I reviewed both Train Model Journal articles from Richard Hendrickson in addition to the Resin Car works blogs and they are mostly concerned with the automobile loading versions and conversions. I did not see anything about the wood door lumber version and which roads actually used this car for lumber service. I thought the MDC originals were modeled from WP cars. The available Microscale decal set MC-4266 is for automobile cars too. I lack any real expertise in the WP even though I live close to the Antioch and Eastern/SN line and don't have the resources readily available to do detail investigation on their boxcar fleet. Eating too much octopus/calamari is my only excuse. 

Any information about the prototype lumber version of the MDC car and whether there was an actual WP car like it would be helpful. And would the MC-4266 decal set work. 

For rebuilding I am planning to replace the steps and roofwalk. For the ladders, I am going to try the technique of just carving out the rungs and replacing them with .010 plastic rod. Other grab irons would of course be replaced. Unless someone has come up with a method of minimizing the deep groves in the side boards, I will live with that.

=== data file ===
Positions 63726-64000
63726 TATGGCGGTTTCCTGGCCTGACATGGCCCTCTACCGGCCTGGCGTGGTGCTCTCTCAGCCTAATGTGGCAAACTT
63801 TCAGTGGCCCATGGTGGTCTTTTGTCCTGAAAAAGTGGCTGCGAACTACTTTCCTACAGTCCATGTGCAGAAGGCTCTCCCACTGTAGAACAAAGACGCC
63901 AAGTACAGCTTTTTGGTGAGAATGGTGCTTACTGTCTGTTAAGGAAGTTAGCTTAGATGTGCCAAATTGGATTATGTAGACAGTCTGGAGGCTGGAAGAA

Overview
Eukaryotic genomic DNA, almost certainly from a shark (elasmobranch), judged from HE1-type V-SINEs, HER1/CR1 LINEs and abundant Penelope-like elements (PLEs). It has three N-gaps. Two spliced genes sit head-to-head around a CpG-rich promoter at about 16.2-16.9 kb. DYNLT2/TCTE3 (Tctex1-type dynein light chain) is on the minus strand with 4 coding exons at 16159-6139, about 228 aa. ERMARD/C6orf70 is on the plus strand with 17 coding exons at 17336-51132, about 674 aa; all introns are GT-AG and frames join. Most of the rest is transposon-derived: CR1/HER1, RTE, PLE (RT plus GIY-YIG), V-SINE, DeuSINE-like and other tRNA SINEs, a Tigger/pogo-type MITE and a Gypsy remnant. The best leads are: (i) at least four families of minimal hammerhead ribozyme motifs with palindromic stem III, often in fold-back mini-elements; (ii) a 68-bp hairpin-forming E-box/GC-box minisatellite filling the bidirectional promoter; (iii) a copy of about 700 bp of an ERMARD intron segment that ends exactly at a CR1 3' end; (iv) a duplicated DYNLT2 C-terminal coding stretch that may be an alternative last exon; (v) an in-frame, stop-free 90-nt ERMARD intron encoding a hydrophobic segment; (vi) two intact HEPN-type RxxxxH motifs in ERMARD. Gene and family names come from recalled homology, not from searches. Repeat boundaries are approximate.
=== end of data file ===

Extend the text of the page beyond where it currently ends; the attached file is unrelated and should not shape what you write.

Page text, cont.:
Ken Adams


mopacfirst
 

Somewhere, I don't recall on which thread, someone expressed surprise that there was a single door version.  Big surprise to me too, but I could use a T&P version.  Lo and behold, eBay came through.  There was exactly one available amongst probably a dozen of the double door version.

Now the model I built at the time has 3-3 ends without a lumber door on the A end.  So there must have been yet another variation.  Unfortunately, the typical eBay listing only has one side photo, not enough to tell what the ends are.

I too would love to have a technique for making the side grooves disappear.  I wonder if ACC might fill them.  My objective is a steel-sided rebuild.

Ron Merrick


Ken Adams
 

Thanks Garth

"All of the WP 50' SS boxcars had steel doors their whole lives."

I guess that leaves me with an attractive foobie unless someone knows of a close prototype with wood doors.

best

Ken Adams


Tony Thompson
 

Ken Adams wrote: